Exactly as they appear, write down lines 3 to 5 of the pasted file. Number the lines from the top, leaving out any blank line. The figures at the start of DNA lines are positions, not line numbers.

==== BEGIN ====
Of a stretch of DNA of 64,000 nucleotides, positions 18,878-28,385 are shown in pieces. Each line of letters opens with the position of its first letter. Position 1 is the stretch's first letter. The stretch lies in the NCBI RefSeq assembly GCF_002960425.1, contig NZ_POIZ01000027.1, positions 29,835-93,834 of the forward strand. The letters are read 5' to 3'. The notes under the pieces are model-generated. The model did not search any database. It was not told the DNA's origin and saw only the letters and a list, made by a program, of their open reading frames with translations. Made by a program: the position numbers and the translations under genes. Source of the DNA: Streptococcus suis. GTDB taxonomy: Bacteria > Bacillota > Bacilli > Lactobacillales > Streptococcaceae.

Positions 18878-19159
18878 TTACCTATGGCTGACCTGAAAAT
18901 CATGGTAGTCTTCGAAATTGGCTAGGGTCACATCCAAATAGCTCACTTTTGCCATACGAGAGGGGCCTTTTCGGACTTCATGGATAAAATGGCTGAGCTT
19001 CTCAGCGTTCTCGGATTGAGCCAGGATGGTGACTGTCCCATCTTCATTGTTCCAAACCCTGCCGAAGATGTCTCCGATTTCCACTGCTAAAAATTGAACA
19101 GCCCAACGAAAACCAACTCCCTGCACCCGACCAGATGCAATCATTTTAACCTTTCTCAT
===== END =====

18878 TTACCTATGGCTGACCTGAAAAT
18901 CATGGTAGTCTTCGAAATTGGCTAGGGTCACATCCAAATAGCTCACTTTTGCCATACGAGAGGGGCCTTTTCGGACTTCATGGATAAAATGGCTGAGCTT
19001 CTCAGCGTTCTCGGATTGAGCCAGGATGGTGACTGTCCCATCTTCATTGTTCCAAACCCTGCCGAAGATGTCTCCGATTTCCACTGCTAAAAATTGAACA